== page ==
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To add to the range extender point, I got the 30 as a company car (where the only car comparable in indicative monthly cost is the Renault Zoe - literally no comparison in terms of the 2 cars, even the base Tesla is over twice as much) but the Gov company car tax calculator puts ANY rotary engine no matter how small in the same class as a 2.5l engine - meaning about 30% BIK if the official emission figures put the CO2 over 50g/km therefore driving the cost up by a factor of 4-5
 

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Discussion Starter · #14 ·
I initially liked the idea of the range extender, and so held off buying the MX-30 for the past year.

But the more I think about it, I have become convinced that really the car just needs a larger battery. Not a massive battery, but 150 mile range is the absolute minimum for 2021, plus better DC and AC charge rates.

Mazda really should have had an EV platform 10 years ago; They bet the farm on ICE and it was the wrong bet.
 

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As I said the last time the range extender got an airing on this forum, it will never happen! BMW have already been down that route and dumped it in favour of a bigger battery. They just seemed to work out how much deleting the engine saved and substituted that cost of batteries. Trouble is, in each market segment, sales volume is inversely proportional to price so where is the optimum for each segment? As dinosaur petrol heads obsession with range subsides and the market understands how to buy and spec a BEV, there will be a market for short, medium and high range cars. Surprisingly, just the same way there is a market for small medium and large cars. I have never seen a review of the Fiat 500 start by bemoaning the fact that one can't fit a 2 metre step ladder in it! There is a simple acceptance of the fact that it is a small vehicle with its implicit limitations. As for the MX-30, I use it as our local car and as such, it does most of our journeys. Adding another 10kWh batteries to it would not change our use of it one iota because I bought it as a short range car. So why do I want to spend another couple of thousand £'s? It would still be the wrong car to drive to Aberdeen or Spain. I use a long range car for that.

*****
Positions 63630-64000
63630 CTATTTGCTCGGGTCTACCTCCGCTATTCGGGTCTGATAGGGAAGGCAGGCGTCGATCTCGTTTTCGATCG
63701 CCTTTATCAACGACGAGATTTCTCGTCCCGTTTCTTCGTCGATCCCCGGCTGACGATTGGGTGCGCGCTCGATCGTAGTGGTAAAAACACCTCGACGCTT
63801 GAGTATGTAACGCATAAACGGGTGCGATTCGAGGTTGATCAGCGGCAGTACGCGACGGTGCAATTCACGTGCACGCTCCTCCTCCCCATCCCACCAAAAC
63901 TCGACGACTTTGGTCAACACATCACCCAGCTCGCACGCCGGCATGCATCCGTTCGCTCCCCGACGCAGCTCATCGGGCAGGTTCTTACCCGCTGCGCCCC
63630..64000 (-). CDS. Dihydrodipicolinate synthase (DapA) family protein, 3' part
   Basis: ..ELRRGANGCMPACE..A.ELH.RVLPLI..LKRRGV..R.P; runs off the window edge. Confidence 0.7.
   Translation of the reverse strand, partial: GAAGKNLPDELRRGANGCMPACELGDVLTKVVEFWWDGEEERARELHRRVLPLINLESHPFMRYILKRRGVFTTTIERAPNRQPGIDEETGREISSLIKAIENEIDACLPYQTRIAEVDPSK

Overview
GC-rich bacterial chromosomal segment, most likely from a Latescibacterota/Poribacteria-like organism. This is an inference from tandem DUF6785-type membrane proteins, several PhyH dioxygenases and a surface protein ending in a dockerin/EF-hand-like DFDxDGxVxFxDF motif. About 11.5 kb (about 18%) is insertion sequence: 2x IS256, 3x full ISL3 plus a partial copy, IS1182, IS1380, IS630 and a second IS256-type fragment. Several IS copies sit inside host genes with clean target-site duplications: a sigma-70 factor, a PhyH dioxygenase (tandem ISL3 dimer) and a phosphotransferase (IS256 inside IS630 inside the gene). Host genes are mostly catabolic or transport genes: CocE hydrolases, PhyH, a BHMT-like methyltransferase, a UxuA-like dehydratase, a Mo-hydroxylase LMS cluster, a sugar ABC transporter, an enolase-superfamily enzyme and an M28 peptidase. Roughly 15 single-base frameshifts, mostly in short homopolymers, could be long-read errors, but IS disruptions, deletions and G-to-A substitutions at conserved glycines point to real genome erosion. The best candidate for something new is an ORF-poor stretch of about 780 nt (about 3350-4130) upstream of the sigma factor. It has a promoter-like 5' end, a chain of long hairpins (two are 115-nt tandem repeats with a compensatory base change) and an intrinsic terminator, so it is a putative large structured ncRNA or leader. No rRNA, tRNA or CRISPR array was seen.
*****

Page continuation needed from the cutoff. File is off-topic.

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Agree but Mazda are not listening. See link. It is happening and as I suspected if they want to sell more stateside it had to happen! Not sure it will come to Europe for various reasons but who knows. The way to go in my opinion is to increase efficiency of what we have already have if possible.


Alan
 

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Discussion Starter · #18 ·
Adding another 10kWh batteries to it would not change our use of it one iota because I bought it as a short range car. So why do I want to spend another couple of thousand £'s? It would still be the wrong car to drive to Aberdeen or Spain.
I think you have missed the point, or rather I’ve not made myself clear. I think Mazda should have offered battery size option, rather than waste time on a version with a “range extender”.

Mazda are clearly worried that a medium/long range EV will eat into their ICE sales.
 

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Same in reverse. I am arguing that Mazda have decided to compete in the low range sector rather than go up a range and compete in the £35k market. There is plenty of room under the car for more battery but they chose not to go that route. Not a bad strategy for a relatively small manufacturer.
 

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I was at Mazda Stockport this morning having software upgrade, I put the range extender to them & they don’t think it will come to Europe, they also agreed that it would no longer be a true ev. On top of the extra cost of the extender there would be cost on service & parts. As I thought. Anyway we will have to wait & see.